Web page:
Dear Speaker Ryan and Minority Leader Pelosi:
On behalf of the American Association of Colleges of Pharmacy (AACP), I write to strongly oppose H.R. 1, the Tax Cuts and Jobs Act.
As currently written, this legislation will adversely affect the 64,000-plus students enrolled in the 140 accredited colleges and schools of pharmacy. The education related proposals in the bill will undermine the stability of higher education in the United States and create additional barriers of entry into health professions education. The health of our nation should not be put at risk as part of any modification of our tax policies.
Our main objections are in Section 1204 and Section 4969:
Under current rules, students are allowed to deduct up to $2,500 of the interest paid on their loans. According to the IRS1, more than 12 million borrowers claimed this tax deduction in 2015. This represents approximately 3 in 10 of all Americans with student loan debt. Health profession students, such as those in pharmacy schools, incur far more debt than other students. Repealing this deduction could increase their taxable incomes, make it more difficult to repay their loans, and make health professions less attractive to potential students.
Currently, tuition reductions or tuition waivers provided by educational institutions to their employees are excluded from income. Many health profession students, including those in M.S. and Ph.D. programs, receive tuition waivers due to their service as teaching or research assistants. These waivers offset the costs of their education and also reduce their tax liability. Eliminating this reduction would devastate both students, who rely on such waivers to fund their education, and pharmacy schools, who utilize these waivers as part of the education and training of future pharmaceutical scientists. In addition, these waivers support the research conducted at schools and colleges of pharmacy. Eliminating the waivers will be a detriment to the biomedical research investments made by Congress and the private sector.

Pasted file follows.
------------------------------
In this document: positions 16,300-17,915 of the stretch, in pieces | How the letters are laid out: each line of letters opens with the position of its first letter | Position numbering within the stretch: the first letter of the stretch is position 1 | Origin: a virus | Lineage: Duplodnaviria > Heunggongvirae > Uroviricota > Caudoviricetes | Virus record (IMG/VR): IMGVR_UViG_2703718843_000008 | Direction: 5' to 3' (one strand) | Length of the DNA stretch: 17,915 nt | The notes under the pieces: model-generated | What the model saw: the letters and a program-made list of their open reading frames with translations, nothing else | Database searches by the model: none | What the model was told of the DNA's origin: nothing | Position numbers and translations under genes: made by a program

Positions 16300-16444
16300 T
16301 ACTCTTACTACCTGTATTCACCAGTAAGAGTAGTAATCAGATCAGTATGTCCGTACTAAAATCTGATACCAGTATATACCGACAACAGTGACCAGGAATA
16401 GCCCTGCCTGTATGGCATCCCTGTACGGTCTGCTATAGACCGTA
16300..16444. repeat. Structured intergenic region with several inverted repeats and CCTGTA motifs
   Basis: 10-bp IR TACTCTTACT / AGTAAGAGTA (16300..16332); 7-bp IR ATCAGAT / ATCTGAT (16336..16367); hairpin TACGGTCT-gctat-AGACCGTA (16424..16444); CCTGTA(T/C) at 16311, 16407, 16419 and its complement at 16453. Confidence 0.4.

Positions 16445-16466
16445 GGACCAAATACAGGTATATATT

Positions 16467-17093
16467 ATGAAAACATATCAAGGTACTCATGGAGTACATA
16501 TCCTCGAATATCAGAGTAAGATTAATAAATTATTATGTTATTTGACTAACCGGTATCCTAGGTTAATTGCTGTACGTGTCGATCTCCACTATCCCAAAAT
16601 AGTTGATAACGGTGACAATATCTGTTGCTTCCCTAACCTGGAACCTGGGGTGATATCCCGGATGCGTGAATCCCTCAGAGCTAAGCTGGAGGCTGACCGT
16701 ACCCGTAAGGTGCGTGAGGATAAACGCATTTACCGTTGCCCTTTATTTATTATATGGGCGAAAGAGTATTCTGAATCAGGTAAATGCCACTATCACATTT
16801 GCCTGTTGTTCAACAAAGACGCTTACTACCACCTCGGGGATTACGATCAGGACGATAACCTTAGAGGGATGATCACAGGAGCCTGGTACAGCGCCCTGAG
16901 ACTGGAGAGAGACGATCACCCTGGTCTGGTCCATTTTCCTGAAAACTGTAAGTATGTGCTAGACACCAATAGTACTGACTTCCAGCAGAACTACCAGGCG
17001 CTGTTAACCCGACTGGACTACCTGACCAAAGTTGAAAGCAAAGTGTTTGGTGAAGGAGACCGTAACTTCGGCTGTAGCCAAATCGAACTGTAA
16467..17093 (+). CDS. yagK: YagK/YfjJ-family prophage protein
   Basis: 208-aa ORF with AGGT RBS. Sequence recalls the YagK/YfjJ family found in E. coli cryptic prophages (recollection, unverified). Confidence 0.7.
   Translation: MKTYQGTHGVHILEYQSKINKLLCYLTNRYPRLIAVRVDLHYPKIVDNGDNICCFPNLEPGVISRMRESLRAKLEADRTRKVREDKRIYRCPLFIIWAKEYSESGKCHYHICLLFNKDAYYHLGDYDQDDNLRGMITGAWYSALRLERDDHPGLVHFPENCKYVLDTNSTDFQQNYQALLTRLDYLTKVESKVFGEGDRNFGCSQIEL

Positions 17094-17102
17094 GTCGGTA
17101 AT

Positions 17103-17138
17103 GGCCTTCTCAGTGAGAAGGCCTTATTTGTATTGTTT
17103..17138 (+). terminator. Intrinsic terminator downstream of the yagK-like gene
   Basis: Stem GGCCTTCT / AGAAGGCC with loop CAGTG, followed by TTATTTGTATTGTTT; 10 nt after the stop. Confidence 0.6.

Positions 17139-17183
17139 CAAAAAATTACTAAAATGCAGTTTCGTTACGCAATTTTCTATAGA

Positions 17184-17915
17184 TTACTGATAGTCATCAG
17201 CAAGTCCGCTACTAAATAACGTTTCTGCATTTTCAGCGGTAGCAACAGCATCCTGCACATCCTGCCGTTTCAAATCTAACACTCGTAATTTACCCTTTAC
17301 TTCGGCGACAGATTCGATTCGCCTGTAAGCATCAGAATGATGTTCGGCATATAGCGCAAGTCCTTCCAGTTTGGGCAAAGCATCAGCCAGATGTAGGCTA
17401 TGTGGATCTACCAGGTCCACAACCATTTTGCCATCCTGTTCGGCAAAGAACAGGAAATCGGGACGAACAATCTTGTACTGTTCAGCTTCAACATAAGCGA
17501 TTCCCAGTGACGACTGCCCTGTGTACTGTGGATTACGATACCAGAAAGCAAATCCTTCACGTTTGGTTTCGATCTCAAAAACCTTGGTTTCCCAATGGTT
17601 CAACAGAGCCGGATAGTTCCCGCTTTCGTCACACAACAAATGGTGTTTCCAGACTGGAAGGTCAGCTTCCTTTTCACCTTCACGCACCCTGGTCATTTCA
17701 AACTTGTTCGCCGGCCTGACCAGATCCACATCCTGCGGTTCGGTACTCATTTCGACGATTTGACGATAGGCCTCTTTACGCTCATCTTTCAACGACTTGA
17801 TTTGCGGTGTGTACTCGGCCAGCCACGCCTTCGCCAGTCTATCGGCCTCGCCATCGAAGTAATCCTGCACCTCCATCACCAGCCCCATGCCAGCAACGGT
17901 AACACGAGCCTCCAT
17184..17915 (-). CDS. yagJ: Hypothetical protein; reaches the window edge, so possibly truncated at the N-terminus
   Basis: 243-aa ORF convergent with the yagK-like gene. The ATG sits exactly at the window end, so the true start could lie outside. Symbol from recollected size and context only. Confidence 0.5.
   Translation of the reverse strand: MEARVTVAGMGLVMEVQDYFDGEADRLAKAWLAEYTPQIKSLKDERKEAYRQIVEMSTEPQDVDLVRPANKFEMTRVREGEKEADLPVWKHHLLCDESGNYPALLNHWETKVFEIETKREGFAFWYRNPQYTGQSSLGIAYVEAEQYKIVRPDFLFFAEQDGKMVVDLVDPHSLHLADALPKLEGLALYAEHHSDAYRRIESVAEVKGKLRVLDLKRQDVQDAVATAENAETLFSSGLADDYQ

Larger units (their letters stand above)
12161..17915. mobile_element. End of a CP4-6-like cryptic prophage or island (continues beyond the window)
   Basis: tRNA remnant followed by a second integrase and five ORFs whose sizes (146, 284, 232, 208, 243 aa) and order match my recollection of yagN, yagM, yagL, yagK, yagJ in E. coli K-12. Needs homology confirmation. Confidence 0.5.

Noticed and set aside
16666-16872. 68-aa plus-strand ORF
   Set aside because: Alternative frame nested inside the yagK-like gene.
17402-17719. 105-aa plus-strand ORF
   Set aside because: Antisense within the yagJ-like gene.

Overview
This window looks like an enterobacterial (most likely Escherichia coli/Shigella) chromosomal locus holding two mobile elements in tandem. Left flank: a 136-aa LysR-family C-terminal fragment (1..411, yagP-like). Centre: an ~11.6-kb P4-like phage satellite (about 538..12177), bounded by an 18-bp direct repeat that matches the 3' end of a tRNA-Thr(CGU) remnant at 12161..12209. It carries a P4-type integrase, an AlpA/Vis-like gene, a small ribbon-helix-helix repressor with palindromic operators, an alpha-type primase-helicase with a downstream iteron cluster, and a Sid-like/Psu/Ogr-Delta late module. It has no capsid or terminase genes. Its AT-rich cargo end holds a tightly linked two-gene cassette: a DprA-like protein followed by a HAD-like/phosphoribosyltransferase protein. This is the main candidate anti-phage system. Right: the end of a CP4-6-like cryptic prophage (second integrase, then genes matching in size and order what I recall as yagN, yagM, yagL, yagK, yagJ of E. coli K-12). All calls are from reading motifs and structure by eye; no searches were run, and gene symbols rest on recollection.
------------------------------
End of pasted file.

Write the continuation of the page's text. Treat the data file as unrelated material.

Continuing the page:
The proposal to tax the yield of university endowments will negatively impact the ability for our schools and colleges of pharmacy to provide scholarships for students, decrease funds used to support faculty and limit resources used to support student development.
Pharmacists and pharmaceutical scientists are on the front line of healthcare and remain critical to the health of our nation during many health crises, including the ongoing opioid epidemic. It is imperative that we do not place additional barriers of entry to health professions programs, including pharmacy education, and strengthen rather than weaken support for students as they further their education. We strongly urge you to reconsider the repeal of the aforementioned education related proposals, as both the House and Senate continue their work to reinforce the commitment that Congress has to
strengthening professional and graduate education in America.
Lucinda Maine, R.Ph., Ph.D.
Executive Vice President and CEO
Cc: Members of U.S House of Representatives
1 Statistics of Income – 2015 Individual Income Tax Returns Line Item Estimates, Internal Revenue Service, Washington, DC
2 U.S. Department of Education, National Center for Education Statistics, 2011-2012 National Postsecondary Student Aid Study